Saw one in Minnesota a few years ago, nice car.
Sorry Marty, I can't help much with those tail-lamps these days. Just another "those were the days" tale. It was when I was just a kid getting into this hobby. Going to college part time, working part time, tinkering on my '29 Reo and model T most of the time. More than 45 years ago. I had joined a couple local clubs, and was just getting to know the people. One of the "prize" members of the Mid Peninsula club had the Gray (sadly, I cannot remember his name these days). He was one of several members that everyone else liked to brag about knowing. His was one of the rarest cars in the club, and he personally knew Bill Harrah (talk about bragging rights!). Bill Harrah was having his Gray restored at about the same time as this fellow was restoring his. They got together several times (so the story goes) to compare notes and information about the Gray automobiles, both helping the other get their car right.
Unfortunately, only a couple years later, the club made a bad decision, to include "newer antiques" as active members. Within two years of that decision, nearly ALL the '10s and '20s cars that used to tour regularly, were left in the garage, replaced by '50s cars and tours driven on freeways. While my Reo and T speedster could keep up? I had no desire to tour with a bunch of modern cars, so I left the club soon after.
I was curious about the Gray, and the fellow that had it. So I did inquire a few times a couple years later. But nobody I talked to knew what had become of him, and I have not seen his Gray since.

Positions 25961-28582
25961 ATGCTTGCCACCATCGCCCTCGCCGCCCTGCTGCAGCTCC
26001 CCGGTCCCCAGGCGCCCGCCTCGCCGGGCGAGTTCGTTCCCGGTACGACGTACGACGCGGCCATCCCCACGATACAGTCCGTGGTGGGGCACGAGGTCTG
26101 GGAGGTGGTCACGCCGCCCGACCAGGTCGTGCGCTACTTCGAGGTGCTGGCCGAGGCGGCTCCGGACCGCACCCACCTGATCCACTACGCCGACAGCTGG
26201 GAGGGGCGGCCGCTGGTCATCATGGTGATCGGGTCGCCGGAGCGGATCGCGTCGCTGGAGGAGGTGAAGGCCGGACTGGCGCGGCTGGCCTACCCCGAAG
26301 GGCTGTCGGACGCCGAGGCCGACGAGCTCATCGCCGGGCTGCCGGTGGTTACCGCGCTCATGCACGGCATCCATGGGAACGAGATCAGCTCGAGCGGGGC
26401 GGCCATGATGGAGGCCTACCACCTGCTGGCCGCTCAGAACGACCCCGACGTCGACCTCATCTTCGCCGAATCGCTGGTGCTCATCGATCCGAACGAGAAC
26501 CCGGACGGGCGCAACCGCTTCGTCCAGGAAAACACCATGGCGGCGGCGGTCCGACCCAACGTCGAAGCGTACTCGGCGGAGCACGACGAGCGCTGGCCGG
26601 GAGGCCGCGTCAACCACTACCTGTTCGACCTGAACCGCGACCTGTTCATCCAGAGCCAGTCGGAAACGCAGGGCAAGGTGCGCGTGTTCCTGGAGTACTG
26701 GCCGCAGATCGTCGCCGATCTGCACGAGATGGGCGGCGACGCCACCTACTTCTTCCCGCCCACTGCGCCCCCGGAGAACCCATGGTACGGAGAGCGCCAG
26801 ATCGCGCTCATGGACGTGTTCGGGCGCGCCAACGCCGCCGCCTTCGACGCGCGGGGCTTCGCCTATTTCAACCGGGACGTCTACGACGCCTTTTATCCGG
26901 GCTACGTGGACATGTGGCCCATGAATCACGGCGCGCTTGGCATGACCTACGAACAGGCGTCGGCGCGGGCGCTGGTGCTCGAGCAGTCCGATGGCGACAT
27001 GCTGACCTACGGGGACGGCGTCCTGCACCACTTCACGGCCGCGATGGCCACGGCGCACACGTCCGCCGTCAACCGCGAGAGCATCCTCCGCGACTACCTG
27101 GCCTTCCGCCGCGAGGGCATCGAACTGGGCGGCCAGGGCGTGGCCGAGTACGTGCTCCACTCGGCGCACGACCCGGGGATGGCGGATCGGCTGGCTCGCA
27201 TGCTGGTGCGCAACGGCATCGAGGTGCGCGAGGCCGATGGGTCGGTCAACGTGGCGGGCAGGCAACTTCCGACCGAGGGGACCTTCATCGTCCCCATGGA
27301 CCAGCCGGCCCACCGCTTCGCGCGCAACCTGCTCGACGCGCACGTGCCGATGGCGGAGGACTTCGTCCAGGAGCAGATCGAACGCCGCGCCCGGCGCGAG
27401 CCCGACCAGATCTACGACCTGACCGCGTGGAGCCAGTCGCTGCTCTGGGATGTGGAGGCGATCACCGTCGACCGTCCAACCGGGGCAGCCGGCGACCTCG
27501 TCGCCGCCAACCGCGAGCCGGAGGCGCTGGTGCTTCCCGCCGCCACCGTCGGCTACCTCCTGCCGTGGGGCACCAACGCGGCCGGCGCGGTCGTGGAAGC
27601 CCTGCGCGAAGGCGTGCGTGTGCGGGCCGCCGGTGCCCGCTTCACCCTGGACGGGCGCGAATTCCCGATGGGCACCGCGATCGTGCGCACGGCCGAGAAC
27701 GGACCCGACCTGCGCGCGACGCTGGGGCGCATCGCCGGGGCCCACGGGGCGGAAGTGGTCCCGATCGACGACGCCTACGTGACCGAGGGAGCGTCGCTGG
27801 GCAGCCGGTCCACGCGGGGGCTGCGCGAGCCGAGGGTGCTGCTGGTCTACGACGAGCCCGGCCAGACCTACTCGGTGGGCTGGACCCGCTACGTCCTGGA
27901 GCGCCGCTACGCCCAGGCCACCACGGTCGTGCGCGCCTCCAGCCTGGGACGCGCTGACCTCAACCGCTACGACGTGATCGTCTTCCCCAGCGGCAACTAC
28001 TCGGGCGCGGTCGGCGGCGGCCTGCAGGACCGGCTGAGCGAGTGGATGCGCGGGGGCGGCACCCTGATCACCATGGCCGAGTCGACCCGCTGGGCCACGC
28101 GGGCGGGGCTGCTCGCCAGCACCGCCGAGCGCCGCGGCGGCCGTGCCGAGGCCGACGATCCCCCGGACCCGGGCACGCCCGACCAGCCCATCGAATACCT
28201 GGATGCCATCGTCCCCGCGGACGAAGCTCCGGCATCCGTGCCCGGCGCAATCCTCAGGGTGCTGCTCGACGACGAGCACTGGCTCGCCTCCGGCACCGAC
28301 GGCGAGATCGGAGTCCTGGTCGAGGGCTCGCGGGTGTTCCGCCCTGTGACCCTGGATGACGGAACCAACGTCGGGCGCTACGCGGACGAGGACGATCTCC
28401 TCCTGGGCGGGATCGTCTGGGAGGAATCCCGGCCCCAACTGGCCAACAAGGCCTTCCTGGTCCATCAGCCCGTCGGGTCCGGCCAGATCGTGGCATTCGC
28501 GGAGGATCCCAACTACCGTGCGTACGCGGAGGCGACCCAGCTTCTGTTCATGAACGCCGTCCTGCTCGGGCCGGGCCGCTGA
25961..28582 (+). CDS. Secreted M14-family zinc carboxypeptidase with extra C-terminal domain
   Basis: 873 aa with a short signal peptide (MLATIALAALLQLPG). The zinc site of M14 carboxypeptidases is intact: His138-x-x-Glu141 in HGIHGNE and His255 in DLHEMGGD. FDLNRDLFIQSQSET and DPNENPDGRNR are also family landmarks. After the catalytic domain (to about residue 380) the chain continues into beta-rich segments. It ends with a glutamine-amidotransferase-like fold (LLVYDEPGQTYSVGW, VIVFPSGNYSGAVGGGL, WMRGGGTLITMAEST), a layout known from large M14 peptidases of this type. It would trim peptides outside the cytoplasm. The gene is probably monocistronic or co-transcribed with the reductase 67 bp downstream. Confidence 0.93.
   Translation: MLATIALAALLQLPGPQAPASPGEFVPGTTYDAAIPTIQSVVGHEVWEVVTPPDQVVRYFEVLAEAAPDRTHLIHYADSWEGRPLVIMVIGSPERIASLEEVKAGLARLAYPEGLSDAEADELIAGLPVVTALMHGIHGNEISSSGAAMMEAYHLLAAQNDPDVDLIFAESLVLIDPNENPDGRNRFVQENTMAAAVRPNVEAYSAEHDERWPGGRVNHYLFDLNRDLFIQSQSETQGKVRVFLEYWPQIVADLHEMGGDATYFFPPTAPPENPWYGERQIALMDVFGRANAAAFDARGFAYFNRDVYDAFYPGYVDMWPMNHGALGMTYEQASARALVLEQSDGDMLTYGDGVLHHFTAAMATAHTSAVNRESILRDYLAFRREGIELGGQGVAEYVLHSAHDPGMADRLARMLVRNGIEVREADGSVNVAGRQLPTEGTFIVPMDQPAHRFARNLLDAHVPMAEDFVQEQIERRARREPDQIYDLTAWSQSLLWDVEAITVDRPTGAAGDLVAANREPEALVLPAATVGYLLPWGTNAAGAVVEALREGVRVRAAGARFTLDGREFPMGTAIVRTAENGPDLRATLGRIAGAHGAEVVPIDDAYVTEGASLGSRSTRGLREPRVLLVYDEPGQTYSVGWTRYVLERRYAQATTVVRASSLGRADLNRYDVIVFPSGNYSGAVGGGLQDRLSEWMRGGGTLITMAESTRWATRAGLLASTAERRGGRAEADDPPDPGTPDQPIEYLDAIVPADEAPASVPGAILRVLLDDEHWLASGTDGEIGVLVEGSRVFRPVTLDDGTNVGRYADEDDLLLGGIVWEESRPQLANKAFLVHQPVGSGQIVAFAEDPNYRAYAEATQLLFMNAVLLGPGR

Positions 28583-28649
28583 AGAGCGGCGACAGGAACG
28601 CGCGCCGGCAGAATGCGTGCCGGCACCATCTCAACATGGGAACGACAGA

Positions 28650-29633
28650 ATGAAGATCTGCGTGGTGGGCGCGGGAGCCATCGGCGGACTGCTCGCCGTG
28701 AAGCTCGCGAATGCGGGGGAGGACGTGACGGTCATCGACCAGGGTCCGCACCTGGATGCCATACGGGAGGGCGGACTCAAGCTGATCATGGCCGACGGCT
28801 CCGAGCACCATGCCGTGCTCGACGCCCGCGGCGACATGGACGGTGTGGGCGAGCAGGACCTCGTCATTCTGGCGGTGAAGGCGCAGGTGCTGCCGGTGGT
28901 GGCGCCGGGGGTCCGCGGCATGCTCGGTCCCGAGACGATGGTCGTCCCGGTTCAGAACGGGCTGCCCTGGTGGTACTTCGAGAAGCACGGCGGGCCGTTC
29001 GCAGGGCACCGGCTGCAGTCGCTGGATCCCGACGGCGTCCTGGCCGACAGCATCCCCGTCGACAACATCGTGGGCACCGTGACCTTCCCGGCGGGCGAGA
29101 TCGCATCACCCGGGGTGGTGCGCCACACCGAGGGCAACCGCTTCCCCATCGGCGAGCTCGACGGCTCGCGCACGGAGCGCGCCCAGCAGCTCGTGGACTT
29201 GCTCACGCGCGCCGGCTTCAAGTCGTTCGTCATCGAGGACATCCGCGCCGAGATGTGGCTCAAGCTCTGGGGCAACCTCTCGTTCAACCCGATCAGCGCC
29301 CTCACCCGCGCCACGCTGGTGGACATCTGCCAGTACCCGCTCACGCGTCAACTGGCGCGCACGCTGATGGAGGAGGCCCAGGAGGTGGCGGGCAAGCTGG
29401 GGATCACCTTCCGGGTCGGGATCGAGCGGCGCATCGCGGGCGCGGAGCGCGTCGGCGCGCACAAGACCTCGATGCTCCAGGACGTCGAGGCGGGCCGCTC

The last time I saw those tail-lamps at a swap meet was about 40 years ago. I sometimes wish I had bought one of them, just for kicks and giggles. But I never really had enough money to buy things I did not need for too much money.
I forgot about Harrahs and the extensive literature collection he allegedly amassed on each car he was restoring.
Anybody know where all those records are?
I do not know how much? But a lot of it is still there at the National Automobile Museum (or some offsite location?) (I was told by someone that it is on an upper floor of the museum building, but don't know if that is true or not?). They still do research requests. I was there while trying to visit family in Reno about two years ago. It is such a letdown after seeing the collection 40 years ago. However, still a very impressive collection and nicely displayed.
I have also heard that some of the literature collection found its way to what eventually became the Horseless Carriage Foundation Inc, the pure research offshoot of the HCCA (legally, they are separate entities). I was a member of the HCFI for many years because I wanted to support their research efforts.
I have read that at least three huge private collections formed the foundation of the HCFI, including part of Bill Harrah's collection. But that is just what I have been told.
I did see Bill Harrah's Gray as well, but that was about 40 years ago also. I am fairly sure it is not in the current collection (I know I did not see it two years ago). I have no idea what became of it beyond "probably sold during the infamous auctions".
I know of one in Houston. I've even done a little work on it.
About 55+ years ago, I went to the Newport Region swapmeet in Newport Beach, and there was a Gray coupe there for sale. I've never forgotten that car.